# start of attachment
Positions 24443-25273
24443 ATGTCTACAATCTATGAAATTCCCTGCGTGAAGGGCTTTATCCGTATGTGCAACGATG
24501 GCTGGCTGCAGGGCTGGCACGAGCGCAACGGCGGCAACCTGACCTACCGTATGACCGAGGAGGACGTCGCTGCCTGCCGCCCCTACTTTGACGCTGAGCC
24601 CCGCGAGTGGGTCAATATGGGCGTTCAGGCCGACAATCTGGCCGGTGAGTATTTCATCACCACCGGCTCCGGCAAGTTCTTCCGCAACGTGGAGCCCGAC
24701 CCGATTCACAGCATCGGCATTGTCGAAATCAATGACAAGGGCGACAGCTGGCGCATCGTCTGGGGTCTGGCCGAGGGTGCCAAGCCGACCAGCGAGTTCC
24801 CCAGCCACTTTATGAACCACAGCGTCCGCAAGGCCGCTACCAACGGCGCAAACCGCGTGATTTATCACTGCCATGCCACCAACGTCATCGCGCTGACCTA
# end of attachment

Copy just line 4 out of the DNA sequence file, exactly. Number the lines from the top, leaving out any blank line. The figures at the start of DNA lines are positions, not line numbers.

24601 CCGCGAGTGGGTCAATATGGGCGTTCAGGCCGACAATCTGGCCGGTGAGTATTTCATCACCACCGGCTCCGGCAAGTTCTTCCGCAACGTGGAGCCCGAC